Plea deal: Ex-Stoneham cop with eviction history will admit to wire fraud

The detective sergeant’s 20-year history of evictions and unpaid judgments was uncovered in an NBC10 Boston investigation in February. He was later arrested by the FBI and indicted for wire fraud

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A former Stoneham police detective will plead guilty to federal wire fraud charges, according to a copy of a plea agreement obtained by NBC10 Boston.

Court filings show the agreement between federal prosecutors and Robert Kennedy was reached earlier this month. The anticipated plea is scheduled for September 20 at the federal courthouse in Boston. See the document below.



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In February, an NBC10 investigation detailed how court records show the detective sergeant had a history of evictions and unpaid judgments stretching back two decades, including a property owned by an elderly couple in Woburn.

In recent years, we reported how housing court records show he and his girlfriend racked up more than $50,000 in unpaid rent while being evicted from apartment complexes in Stoneham and Reading.

During that three-year period, salary records we obtained revealed Kennedy had earned more than $500,000 as a police officer.

As we first reported, federal court documents accused Kennedy of applying for rental assistance to delay eviction proceedings, even allegedly obtaining $10,000 of taxpayer assistance meant for people who make a fraction of his income.

After seeing our investigation, a couple contacted us and said Kennedy and his girlfriend had not paid a dime since moving into their property in late 2022. 

During a subsequent interview, Aarti and Peter Goldstein described how the police officer’s security deposit and first month’s rent checks both bounced. They also showed us how Kennedy had allegedly used a family member’s Social Security number to obtain a clean credit report.

The Goldsteins would later provide that same testimony to a federal grand jury, according to the criminal indictment for wire fraud.

Even after the FBI arrest and federal indictment, Kennedy did not pay rent to the Goldsteins. We were there in June when the couple was finally able to evict him from the property.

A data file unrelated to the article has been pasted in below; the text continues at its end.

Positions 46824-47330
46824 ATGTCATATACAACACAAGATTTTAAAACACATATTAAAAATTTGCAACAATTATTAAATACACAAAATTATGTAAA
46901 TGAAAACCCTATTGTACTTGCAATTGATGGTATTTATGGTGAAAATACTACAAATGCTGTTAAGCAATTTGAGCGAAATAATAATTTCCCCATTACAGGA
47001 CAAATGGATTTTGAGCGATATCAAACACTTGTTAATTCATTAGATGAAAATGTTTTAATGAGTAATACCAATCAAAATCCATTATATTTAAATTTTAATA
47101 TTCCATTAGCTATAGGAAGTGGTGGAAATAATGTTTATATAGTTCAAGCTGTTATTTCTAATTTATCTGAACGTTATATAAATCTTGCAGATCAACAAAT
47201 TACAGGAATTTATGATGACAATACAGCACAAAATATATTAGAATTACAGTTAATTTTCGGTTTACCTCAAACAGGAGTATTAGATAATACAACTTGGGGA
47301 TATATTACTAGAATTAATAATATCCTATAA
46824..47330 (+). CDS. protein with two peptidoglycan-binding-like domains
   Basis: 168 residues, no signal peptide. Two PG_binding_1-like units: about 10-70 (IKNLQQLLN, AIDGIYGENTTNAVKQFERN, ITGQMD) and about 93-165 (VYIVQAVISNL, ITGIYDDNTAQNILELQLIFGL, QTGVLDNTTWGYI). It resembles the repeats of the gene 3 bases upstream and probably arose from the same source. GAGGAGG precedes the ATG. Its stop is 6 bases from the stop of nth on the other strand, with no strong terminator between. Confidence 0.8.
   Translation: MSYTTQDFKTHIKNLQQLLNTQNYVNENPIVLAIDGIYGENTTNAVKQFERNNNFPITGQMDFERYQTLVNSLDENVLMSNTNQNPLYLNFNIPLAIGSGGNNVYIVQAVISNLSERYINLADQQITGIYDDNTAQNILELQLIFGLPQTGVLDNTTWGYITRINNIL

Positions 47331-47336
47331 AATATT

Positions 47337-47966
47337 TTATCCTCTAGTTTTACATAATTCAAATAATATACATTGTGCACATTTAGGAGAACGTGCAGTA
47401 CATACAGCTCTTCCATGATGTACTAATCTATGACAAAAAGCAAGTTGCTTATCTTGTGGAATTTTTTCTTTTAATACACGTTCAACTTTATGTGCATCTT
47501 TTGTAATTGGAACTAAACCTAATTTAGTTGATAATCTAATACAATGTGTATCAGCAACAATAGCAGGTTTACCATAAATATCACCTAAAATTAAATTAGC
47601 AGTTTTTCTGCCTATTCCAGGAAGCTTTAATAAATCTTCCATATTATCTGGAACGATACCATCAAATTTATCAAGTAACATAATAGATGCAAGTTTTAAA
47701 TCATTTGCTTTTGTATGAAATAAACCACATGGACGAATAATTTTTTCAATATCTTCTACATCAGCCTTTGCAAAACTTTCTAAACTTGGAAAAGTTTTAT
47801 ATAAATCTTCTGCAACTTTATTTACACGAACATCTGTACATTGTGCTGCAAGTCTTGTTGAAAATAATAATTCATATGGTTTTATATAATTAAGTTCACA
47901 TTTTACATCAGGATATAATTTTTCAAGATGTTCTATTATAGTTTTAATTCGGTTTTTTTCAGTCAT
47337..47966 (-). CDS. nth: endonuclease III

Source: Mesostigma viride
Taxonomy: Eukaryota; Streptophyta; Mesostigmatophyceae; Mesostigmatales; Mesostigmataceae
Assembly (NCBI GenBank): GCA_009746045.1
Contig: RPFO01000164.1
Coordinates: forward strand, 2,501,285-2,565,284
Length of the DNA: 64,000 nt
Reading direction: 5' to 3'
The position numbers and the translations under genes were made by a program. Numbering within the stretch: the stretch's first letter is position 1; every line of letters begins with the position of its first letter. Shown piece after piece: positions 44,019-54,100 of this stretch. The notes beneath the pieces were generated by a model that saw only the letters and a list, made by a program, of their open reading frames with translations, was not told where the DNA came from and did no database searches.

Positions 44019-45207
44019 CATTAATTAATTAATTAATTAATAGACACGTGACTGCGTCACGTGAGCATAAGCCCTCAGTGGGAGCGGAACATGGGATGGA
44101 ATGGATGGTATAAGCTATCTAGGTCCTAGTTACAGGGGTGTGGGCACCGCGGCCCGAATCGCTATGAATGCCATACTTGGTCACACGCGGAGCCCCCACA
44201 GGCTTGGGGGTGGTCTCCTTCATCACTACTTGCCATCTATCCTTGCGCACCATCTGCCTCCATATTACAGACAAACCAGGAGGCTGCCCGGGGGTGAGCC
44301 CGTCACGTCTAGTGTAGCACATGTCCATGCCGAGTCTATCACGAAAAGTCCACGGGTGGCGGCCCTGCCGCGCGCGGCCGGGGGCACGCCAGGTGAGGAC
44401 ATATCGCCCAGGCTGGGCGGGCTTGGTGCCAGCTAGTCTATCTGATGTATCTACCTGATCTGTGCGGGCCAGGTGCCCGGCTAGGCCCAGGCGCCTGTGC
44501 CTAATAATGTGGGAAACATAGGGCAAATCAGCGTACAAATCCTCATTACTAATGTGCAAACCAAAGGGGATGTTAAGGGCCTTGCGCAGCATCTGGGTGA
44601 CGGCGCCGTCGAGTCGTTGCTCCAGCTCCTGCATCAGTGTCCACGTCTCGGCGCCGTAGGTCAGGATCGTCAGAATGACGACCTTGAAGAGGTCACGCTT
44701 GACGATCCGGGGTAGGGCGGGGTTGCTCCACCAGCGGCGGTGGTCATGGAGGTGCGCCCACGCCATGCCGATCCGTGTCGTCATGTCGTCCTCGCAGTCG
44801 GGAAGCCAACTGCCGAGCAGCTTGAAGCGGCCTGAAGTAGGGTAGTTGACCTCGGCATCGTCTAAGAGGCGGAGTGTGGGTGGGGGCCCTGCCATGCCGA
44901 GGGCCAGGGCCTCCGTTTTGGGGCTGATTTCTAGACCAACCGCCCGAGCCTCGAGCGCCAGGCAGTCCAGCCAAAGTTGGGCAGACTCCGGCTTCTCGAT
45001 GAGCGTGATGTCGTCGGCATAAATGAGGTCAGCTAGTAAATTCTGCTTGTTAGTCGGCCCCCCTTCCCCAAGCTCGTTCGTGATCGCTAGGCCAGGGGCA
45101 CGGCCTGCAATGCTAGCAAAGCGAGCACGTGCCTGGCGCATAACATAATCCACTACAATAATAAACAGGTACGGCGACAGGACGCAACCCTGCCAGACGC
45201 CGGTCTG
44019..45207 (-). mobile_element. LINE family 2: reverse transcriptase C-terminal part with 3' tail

“This has been a seven-month odyssey,” Peter Goldstein told us that day. “It’s that difficult and he fought us at every turn. He knew the system. He knew which hearings to go to and which not to. He knew to file his appeals at the last minute. He was very good. He was a maestro at what he did.”

The plea agreement calls for more than $14,000 in restitution to account for the Goldsteins' losses in rental income.

In exchange for the guilty plea to two wire fraud counts, federal prosecutors stipulated they would not pursue identity theft charges related to Kennedy’s alleged use of a family member’s Social Security number to obtain a clean credit report during the rental application process.

Kennedy drove away from our questions when we approached him outside the Stoneham Police Department last February. He called in sick for a couple of weeks before announcing his retirement.

Kennedy also did not provide any answers when we caught up to him outside the federal courthouse following his FBI arrest in late March.

“While there is a publicly filed plea agreement in this case, this is neither the place nor the time, at the current stage of the proceedings, for me to have any comment,” said Kennedy’s defense attorney, Brad Bailey.

It will be up to the federal judge to decide if the former police officer should spend time in prison. According to sentencing guidelines, the wire fraud conviction and Kennedy’s lack of criminal history would call for time behind bars of up to six months.

According to the Stoneham Retirement Board, Kennedy’s pension was approved in late June. He is receiving a gross annual benefit of $60,793 or a little more than $5,000 per month.

Massachusetts law states that a public employee’s pension can only be stripped if there’s a direct connection between the conviction and the person’s job.

Michael Sacco, an attorney representing the Stoneham Retirement Board, said that decision will be made at a later date.

“Once Mr. Kennedy’s conviction is final upon sentencing, the Stoneham Retirement Board will begin the process of reviewing all the available underlying documents to determine whether there is any factual link between his criminal conviction and his position as a Stoneham police officer,” Sacco wrote.

Ryan Kath can be reached at You can follow him on Twitter or connect on Facebook.

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